As leaders from the LGBT community gathered in Fort Lauderdale to discuss the future of the equality movement there was a sense of urgency in the audience. Court wins in states across the United States were blunted by the electoral process two weeks ago as Democrats took a drubbing at the ballot box.

Our Fund, a foundation dedicated to connecting the LGBT community in South Florida, hosted a forum at the Museum of Art, in which explanations were given and projections made. Lesbian philanthropist Mona Pittenger moderated the forum. The panel featured U.S. Congresswoman Debbie Wasserman Schultz (D-Florida), Equality Florida Executive Director Nadine Smith, Lambda Legal Executive Director Kevin Cathcart, National LGBTQ Task Force Director of Public Policy and Government Affairs Stacey Long-Simmons and Washington, D.C. Supreme Court lawyer Paul Smith.

“We have to make sure we are not complacent,” said Wasserman Schultz, who represents House District 23 in Congress, which includes Weston.

Nadine Smith, the CEO of Florida’s largest civil rights organization, acknowledged the LGBT community “took some real losses and lost some real heroes.”

One of those heroes was Florida Representative Joe Saunders (D-Orlando) who lost by some 700 votes in the hotly contested district 49. Saunders was a co-sponsor of the Competitive Workforce Act, a bill that offered protections to those who identify as LGBT in the workplace.

Nadine Smith said the current Florida legislature resembles the Jeb Bush era in Tallahassee.

“Nothing has changed,” she said. “We’re still dealing with the same political climate.”

And that climate is not friendly for LGBT causes such as same-sex marriage. Currently, there are 32 states in the U.S., including Washington, D.C., where same-sex marriage is legal.

“It’s easier to name the states that do not have same-sex marriage,” Pittenger said.

And Florida is one of them.

The Sunshine State, despite having a large LGBT population, particularly in South Florida, is governed by a Republican governor and a state house that has a Republican super majority and is veto-proof. Saunders is gone, but his bill lives on, said Nadine Smith, and will be introduced at the next session by a Republican, Representative Holly Raschein of Key Largo.

“Just don’t get played,” said Wasserman Schultz, who sounded skeptical as to the bill’s advancement through a committee.

Wasserman Schultz, chair of the Democratic National Committee, also warned of tactics employed by Florida Attorney General Pam Bondi.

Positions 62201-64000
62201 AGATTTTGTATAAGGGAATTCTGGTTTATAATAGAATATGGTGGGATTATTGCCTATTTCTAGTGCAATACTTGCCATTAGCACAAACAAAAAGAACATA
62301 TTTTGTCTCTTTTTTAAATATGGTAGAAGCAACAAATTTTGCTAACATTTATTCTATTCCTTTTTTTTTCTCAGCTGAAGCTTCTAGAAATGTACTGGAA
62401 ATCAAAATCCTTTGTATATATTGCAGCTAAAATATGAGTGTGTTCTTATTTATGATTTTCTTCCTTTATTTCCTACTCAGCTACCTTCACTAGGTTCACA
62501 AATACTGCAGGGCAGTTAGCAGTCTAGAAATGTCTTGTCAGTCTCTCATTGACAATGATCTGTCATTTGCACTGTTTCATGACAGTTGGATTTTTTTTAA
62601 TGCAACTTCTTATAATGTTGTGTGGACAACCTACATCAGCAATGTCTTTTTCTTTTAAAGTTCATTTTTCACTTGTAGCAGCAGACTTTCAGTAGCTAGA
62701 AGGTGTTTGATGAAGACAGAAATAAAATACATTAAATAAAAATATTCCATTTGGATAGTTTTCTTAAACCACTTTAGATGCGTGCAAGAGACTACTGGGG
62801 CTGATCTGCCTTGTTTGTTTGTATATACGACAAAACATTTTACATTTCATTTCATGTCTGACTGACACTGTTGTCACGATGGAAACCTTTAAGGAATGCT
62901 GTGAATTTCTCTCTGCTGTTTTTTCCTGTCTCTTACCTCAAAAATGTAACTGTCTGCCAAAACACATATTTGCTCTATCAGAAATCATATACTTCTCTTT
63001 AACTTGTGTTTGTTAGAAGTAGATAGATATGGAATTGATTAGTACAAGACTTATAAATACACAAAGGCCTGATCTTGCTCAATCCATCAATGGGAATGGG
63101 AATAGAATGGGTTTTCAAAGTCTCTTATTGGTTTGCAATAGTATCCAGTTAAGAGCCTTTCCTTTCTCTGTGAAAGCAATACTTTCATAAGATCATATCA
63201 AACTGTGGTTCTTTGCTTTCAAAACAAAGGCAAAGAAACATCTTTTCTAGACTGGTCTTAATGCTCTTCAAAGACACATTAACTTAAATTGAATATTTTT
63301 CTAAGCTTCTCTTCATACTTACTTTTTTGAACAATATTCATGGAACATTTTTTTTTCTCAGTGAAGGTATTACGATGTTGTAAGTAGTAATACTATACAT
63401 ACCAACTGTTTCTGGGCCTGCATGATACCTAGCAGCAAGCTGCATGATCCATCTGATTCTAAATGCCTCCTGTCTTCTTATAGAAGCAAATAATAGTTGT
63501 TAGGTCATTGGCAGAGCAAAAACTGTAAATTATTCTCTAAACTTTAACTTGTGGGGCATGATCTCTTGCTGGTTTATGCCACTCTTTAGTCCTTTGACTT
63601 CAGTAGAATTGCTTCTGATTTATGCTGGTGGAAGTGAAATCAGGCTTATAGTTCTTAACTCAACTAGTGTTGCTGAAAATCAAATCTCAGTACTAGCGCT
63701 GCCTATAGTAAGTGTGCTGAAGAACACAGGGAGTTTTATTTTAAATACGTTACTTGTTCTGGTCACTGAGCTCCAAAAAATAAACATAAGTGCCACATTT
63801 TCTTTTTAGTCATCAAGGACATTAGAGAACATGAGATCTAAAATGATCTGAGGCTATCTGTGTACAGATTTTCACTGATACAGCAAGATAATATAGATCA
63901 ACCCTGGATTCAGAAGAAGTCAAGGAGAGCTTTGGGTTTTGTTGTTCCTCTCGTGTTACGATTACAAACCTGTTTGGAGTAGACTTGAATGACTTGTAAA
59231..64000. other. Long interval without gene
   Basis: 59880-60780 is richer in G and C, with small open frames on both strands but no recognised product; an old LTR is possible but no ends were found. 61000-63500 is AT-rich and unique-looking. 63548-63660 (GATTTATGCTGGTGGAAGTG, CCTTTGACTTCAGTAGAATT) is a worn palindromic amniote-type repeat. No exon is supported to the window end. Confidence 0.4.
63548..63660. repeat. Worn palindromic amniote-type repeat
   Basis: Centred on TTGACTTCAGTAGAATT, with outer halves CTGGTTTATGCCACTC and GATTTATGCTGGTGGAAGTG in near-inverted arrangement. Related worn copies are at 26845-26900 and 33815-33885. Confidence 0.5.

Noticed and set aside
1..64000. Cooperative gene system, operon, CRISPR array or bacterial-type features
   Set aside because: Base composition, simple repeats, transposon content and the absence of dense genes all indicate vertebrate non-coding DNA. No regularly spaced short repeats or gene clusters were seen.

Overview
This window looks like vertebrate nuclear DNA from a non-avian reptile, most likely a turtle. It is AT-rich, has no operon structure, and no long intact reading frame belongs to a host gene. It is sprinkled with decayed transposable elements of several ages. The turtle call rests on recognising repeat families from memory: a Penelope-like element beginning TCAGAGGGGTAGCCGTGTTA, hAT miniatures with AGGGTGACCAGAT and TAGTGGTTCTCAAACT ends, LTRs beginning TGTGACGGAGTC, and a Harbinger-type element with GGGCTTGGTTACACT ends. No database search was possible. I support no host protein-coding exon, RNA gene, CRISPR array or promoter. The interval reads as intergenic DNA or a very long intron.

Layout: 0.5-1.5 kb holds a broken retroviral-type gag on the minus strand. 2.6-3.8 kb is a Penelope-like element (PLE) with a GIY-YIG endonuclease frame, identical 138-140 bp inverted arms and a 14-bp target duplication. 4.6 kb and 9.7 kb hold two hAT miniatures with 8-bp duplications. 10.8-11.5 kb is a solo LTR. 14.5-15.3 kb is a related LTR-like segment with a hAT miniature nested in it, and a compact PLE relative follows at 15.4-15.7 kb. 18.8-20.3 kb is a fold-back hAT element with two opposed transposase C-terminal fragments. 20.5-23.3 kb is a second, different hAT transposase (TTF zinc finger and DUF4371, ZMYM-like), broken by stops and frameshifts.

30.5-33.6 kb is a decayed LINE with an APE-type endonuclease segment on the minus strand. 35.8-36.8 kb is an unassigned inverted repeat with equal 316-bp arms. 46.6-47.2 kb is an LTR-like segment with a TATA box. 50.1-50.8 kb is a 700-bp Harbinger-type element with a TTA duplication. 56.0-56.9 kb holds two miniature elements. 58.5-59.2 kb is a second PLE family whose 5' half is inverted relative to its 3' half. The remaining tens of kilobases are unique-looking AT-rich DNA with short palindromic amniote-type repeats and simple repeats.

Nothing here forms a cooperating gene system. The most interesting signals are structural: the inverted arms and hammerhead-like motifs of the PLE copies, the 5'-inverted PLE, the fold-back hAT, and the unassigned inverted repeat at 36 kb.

“I have no faith in Pam Bondi,” said Wasserman Schultz. “She will do everything she can to throw obstacles in our way.”

Stacey Long-Simmons agreed and warned the audience that the anti-gay National Organization for Marriage was not going away.

“We need to be ready for NOM,” Long-Simmons said. “They are not just going to sit quietly.”

Long-Simmons proudly announced the Task Force has a new name – adding the letter “Q” to its title in a show of support for the queer community. She also plugged the organization’s slogan -- “Be You” -- and encouraged audience members to attend next year’s “Creating Change” convention in Denver.

Meanwhile, Lambda Legal attorneys Cathcart and Paul Smith tried to strike a balance between the state court victories for same-sex marriage and the realities of midterm elections that were unfriendly to LGBT candidates and allies.

“October was an amazing month, let’s not forget that,” Paul Smith said. “We are in a so much stronger position now with the progress made in the states.”

Smith said the Supreme Court has been monitoring the states march to same-sex marriage and is likely relieved there has been no civil disobedience over the issue.

One of the biggest applause lines of the evening came when Cathcart lamented Democrats’ midterm strategy of distancing party candidates from President Barack Obama.

“I think people are writing off the President too quickly,” Cathcart said. “There’s still a lot of power there. Agencies have a lot of power. Once policy work is done, it’s hard to undo.”

All panelists agreed that mobilizing LGBT voters during the next election cycle was vital and some even joked that a theme for the next campaign should be “bring a date to vote.”


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